Definitions

Cesena

Cesena

[che-ze-nah]
Cesena, city (1991 pop. 88,487), in Emilia-Romagna, N central Italy, on the Sávio River. It is an agricultural market, food-processing center, and base for sulfur mines and metal production. Cesena flourished (1379-1465) under the Malatesta family, who built (15th cent.) a castle on a hill overlooking the city. The castle includes the splendid Renaissance-style Malatestiana Library, which contains numerous valuable manuscripts.
Cesena (ancient Caesena) is a city in the Emilia-Romagna region of northern Italy, south of Ravenna and west of Rimini, on the Savio River, co-chief of the Province of Forlì-Cesena. It is at the foot of the Apennines, and about 15 km from the Adriatic Sea.

History

Cesena was originally an Umbrian or Etruscan town. After a brief spell under Gaulish rule, it was taken over by Romans in the 3rd century BC. It was a garrison town of strategic importance which was destroyed in the wars between Gaius Marius and Sulla. Pliny mentions the wines of Cesena as among the best.

Cesena was on the border that the Exarchate of Ravenna shared with the Lombards. It was presented to the Papacy by its Frankish conqueror in 754 and passed back and forth between the popes and the archbishops of Ravenna, was briefly a communal republic 1183 - 1198 and was long contested between popes and Holy Roman Emperors a fief held sometimes by the Malatesta, sometimes directly held by the papacy, not without resistance.

The brief rule by the Forlivese Ordelaffi was crushed in 1357 by the Papal troops led by Cardinal Gil de Albornoz: the heroic defense of the town by Cia degli Ordelaffi, wife of the Lord of Forlì, against besieging Papal troops was ultimately unsuccessful.

The little comune revolted again in 1377 during the War of the Eight Saints. This time it was recaptured by Breton troops of Giovanni Acuto (the English-born condottiere John Hawkwood) under the command of Robert, Cardinal of Geneva, (later antipope Clement VII): the latter, acting as the legate of Pope Gregory XI, directed the savage murder of between 2,500 and 5,000 civilians, an atrocity by the rules of war at the time that earned the label the "Cesena Bloodbath" and the cardinal the "butcher of Cesena". The following year what remained of Cesena was assigned by the new pope Urban VI to Galeotto I Malatesta.

During the period 1379-1465 the city recovered and prospered under the Malatesta, who rebuilt the castle (called Rocca Malatestiana) overlooking the town. The Malatestiana Library, built by near the castle by Malatesta Novello (1429), is considered a fine example of a Renaissance library and holds many valuable manuscripts.

After Novello's death (1465), Cesena returned to direct Papal control, but was again seized by a local seignor, Cesare Borgia, in 1500. The city was elevated to capital of his powerful though short-lived duchy.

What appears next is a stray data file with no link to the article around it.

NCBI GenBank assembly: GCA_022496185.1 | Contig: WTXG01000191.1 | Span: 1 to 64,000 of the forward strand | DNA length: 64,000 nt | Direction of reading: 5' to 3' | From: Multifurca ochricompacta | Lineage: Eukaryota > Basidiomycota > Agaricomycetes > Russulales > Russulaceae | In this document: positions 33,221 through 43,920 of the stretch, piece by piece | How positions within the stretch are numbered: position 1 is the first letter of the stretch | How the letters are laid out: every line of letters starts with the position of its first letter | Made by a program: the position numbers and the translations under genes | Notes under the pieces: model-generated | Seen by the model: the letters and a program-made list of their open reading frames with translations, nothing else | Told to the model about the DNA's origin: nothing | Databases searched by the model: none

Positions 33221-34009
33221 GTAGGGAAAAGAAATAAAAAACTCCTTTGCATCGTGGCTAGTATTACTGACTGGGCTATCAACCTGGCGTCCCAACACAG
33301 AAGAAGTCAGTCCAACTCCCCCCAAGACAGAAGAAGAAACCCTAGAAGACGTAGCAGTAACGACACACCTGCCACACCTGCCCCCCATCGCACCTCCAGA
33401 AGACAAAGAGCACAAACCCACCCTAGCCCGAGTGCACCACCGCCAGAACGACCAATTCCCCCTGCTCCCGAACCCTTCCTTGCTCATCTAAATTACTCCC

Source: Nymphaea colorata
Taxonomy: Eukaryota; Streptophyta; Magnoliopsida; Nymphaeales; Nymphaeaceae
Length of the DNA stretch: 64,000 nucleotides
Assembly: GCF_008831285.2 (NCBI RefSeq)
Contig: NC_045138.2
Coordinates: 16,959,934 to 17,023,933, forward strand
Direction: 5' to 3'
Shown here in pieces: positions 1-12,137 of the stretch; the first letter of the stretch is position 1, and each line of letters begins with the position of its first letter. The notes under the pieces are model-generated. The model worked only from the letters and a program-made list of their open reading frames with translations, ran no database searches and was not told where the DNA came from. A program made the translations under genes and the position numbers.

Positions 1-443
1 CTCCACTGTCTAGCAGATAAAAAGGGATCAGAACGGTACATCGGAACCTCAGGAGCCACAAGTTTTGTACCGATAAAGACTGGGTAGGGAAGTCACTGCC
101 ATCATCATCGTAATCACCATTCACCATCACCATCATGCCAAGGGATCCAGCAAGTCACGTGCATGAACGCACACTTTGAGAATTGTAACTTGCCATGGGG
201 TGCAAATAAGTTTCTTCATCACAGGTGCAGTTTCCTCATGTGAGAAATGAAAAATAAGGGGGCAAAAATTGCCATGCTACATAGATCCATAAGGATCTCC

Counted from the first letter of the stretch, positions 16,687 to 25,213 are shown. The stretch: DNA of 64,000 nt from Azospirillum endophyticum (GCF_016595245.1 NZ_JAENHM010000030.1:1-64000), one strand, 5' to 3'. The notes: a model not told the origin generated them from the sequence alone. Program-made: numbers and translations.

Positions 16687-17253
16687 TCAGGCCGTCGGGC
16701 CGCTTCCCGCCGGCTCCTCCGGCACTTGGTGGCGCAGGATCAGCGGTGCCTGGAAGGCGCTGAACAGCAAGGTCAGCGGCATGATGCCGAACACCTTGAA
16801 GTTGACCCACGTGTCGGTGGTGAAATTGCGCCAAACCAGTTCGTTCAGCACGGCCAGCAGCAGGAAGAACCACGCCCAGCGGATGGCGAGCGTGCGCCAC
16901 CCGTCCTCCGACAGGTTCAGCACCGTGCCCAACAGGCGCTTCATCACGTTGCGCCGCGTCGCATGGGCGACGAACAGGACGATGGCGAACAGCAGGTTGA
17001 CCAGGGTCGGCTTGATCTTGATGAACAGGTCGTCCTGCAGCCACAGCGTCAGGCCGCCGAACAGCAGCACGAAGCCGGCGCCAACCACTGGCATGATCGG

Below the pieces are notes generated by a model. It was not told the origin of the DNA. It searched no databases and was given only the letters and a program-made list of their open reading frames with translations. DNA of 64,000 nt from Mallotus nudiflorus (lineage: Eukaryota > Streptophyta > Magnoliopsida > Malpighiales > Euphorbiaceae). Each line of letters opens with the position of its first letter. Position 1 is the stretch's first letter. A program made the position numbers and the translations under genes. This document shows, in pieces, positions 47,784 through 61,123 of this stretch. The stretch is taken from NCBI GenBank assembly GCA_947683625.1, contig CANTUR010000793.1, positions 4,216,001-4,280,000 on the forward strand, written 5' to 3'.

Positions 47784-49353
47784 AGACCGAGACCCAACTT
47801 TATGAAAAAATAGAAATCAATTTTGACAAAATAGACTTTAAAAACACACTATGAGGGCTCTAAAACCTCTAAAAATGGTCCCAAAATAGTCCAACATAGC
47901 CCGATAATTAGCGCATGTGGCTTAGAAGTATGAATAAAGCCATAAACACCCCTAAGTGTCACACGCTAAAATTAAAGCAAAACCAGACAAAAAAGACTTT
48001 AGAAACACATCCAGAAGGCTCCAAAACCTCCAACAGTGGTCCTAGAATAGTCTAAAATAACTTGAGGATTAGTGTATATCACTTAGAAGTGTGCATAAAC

Cesena subsequently turned into a secondary city of the Papal States. In the 18th and 19th centuries Cesena gave births to two popes, Pope Pius VI and Pope Pius VII, and once had Pope Pius VIII as bishop, gaining the "city of the three popes" title. During the Napoleonic Wars it was stripped of numerous monasteries and churches. Some of its citizens had notable roles in the unification of Italy, in second half of the 19th century.

During World War II Cesena was near the Gothic Line, which passed on the Appennini near the city, and suffered heavily for Bombings.

In 1992 it was elevated to the rank of co-capital of province, together with Forlì.

Main sights

Cesena's monuments include:

Economy

Cesena's industry centers on agriculture, handicrafts, and tourism.

Bounding communes

Notable People From Cesena

Frazioni

Acquarola, Aie, Bagnile, Borello, Borgo di Ronta, Borgo delle Rose, Borgo Paglia, Botteghino, Budrio, Bulgaria, Bulgarnò, Calisese, Calabrina, Capannaguzzo, Carpineta, Casalbono, Casale, Case Castagnoli, Case Frini, Case Gentili, Case Missiroli, Case Scuola Vecchia, Celincordia, Celletta, Diegaro, Formignano, Gattolino, Gualdo, Il Trebbo, Lizzano, Luogoraro, Luzzena, Macerone, Madonna dell'Olivo, Martorano, Massa, Molino Cento, Monte Aguzzo, Monte Vecchio, Montereale, Monticino, Oriola, Osteria di Piavola, Paderno, Pievesestina, Pioppa, Ponte Abbadesse, Ponte Pietra, Pontecucco, Provezza, Rio Eremo, Rio Marano, Ronta, Roversano, Ruffio, Saiano, San Carlo, San Cristoforo, San Demetrio, San Giorgio, San Mamante, San Martino in Fiume, San Matteo, San Tomaso, San Vittore, Santa Lucia, Sant'Andrea in Bagnolo, Settecrociari, Tessello, Tipano, Torre del Moro, Trebbo, Valdinoce, Villa Calabra, Villa Casone.

External links


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